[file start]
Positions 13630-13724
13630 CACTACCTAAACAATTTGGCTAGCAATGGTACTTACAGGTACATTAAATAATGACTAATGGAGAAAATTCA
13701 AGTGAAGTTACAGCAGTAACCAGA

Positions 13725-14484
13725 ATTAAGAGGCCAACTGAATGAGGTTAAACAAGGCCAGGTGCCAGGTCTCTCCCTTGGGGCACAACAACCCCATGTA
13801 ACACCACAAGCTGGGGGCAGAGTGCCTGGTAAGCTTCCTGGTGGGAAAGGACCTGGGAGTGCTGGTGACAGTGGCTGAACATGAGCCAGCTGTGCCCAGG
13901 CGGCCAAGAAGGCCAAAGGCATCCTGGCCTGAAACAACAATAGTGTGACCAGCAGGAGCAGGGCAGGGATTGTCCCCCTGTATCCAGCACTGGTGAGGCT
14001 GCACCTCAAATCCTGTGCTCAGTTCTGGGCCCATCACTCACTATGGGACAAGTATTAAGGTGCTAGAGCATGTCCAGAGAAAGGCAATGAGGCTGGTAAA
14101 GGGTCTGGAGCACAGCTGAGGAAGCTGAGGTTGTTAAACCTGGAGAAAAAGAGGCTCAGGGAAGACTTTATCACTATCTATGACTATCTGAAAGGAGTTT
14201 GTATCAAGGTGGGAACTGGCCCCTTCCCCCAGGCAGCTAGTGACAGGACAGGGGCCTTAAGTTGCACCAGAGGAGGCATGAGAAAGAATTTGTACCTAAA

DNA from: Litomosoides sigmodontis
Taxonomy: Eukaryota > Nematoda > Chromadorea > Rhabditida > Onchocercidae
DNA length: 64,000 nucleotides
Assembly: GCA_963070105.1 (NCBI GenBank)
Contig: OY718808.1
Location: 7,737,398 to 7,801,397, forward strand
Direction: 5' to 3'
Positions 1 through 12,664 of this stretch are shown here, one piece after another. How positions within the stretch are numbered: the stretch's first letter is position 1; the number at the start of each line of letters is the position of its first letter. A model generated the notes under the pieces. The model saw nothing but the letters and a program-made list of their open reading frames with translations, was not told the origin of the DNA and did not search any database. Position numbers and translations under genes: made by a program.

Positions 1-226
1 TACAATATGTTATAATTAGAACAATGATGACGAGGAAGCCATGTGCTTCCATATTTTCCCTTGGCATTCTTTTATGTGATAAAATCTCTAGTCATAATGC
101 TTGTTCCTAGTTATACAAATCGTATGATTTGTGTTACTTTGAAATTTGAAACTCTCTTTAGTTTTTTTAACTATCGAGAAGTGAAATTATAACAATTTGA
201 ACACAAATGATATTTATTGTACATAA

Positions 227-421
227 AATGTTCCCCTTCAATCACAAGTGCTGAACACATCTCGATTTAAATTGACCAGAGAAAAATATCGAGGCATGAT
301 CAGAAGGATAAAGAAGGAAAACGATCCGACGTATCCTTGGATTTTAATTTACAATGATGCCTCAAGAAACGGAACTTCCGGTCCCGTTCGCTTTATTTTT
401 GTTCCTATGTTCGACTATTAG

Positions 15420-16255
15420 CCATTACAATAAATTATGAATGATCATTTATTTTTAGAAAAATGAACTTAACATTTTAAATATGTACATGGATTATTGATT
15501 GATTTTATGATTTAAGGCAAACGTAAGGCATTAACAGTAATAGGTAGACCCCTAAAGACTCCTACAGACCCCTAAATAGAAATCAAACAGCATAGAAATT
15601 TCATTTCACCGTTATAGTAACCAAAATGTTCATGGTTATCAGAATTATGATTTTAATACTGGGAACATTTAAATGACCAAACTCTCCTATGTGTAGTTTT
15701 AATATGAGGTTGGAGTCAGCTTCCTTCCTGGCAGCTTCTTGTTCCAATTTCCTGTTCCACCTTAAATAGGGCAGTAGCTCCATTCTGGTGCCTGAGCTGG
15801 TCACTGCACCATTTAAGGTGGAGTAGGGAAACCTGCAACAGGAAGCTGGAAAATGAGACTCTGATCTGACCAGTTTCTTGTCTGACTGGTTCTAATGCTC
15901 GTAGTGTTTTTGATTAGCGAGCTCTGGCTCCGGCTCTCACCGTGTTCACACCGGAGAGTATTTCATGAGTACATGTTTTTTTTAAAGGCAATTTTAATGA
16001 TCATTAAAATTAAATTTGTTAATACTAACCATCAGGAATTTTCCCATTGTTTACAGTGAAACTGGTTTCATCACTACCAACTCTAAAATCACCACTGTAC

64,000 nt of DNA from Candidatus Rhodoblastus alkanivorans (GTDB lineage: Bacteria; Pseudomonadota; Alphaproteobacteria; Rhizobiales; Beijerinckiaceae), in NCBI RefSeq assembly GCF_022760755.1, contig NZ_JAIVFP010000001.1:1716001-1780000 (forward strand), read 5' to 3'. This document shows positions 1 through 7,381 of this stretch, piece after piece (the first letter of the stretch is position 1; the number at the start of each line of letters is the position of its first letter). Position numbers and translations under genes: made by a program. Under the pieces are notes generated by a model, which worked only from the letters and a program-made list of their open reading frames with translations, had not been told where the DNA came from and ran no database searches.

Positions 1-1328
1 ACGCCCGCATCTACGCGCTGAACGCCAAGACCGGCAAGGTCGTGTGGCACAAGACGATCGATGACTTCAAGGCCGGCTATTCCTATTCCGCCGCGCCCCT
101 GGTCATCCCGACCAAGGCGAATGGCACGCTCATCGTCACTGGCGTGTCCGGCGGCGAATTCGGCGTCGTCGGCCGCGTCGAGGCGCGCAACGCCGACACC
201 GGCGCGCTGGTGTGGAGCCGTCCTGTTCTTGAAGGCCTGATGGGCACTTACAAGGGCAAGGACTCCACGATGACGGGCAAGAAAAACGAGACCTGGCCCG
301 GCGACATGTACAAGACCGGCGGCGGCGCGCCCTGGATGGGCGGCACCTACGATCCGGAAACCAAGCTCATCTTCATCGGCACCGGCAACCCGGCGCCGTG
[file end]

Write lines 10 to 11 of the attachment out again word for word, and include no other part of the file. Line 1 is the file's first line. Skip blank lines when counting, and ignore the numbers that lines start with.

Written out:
14201 GTATCAAGGTGGGAACTGGCCCCTTCCCCCAGGCAGCTAGTGACAGGACAGGGGCCTTAAGTTGCACCAGAGGAGGCATGAGAAAGAATTTGTACCTAAA

DNA from: Litomosoides sigmodontis